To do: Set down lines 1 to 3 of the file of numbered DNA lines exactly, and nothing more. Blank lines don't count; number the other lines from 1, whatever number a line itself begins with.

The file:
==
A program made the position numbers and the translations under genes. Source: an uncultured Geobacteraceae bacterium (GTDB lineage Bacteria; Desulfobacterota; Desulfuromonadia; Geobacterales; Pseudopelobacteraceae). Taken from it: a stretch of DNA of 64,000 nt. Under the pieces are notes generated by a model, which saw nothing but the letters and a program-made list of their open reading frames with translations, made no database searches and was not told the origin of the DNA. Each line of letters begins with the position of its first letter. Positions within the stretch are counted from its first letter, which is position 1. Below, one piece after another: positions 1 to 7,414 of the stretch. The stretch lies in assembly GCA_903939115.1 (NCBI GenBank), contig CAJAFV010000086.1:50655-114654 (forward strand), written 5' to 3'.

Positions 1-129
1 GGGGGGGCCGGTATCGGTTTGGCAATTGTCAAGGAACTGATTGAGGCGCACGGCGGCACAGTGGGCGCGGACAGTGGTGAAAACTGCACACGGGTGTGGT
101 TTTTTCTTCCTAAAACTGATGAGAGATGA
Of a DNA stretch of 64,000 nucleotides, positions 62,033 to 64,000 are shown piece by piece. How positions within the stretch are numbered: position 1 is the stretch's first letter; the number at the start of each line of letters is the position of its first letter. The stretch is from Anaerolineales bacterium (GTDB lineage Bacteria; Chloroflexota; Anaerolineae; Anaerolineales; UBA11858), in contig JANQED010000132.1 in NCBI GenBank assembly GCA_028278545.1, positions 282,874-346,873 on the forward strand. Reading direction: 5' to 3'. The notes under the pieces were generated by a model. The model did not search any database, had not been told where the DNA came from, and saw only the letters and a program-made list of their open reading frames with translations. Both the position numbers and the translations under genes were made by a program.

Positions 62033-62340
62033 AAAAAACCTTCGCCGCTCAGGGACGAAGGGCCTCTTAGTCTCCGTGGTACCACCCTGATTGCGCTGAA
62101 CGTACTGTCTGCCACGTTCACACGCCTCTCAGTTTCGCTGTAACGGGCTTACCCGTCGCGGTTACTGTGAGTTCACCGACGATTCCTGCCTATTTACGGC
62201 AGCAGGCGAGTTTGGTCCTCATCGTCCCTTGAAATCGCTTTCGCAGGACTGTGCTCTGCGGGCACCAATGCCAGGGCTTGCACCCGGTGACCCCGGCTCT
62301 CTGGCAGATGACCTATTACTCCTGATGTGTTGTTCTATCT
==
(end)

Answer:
A program made the position numbers and the translations under genes. Source: an uncultured Geobacteraceae bacterium (GTDB lineage Bacteria; Desulfobacterota; Desulfuromonadia; Geobacterales; Pseudopelobacteraceae). Taken from it: a stretch of DNA of 64,000 nt. Under the pieces are notes generated by a model, which saw nothing but the letters and a program-made list of their open reading frames with translations, made no database searches and was not told the origin of the DNA. Each line of letters begins with the position of its first letter. Positions within the stretch are counted from its first letter, which is position 1. Below, one piece after another: positions 1 to 7,414 of the stretch. The stretch lies in assembly GCA_903939115.1 (NCBI GenBank), contig CAJAFV010000086.1:50655-114654 (forward strand), written 5' to 3'.

Positions 1-129
1 GGGGGGGCCGGTATCGGTTTGGCAATTGTCAAGGAACTGATTGAGGCGCACGGCGGCACAGTGGGCGCGGACAGTGGTGAAAACTGCACACGGGTGTGGT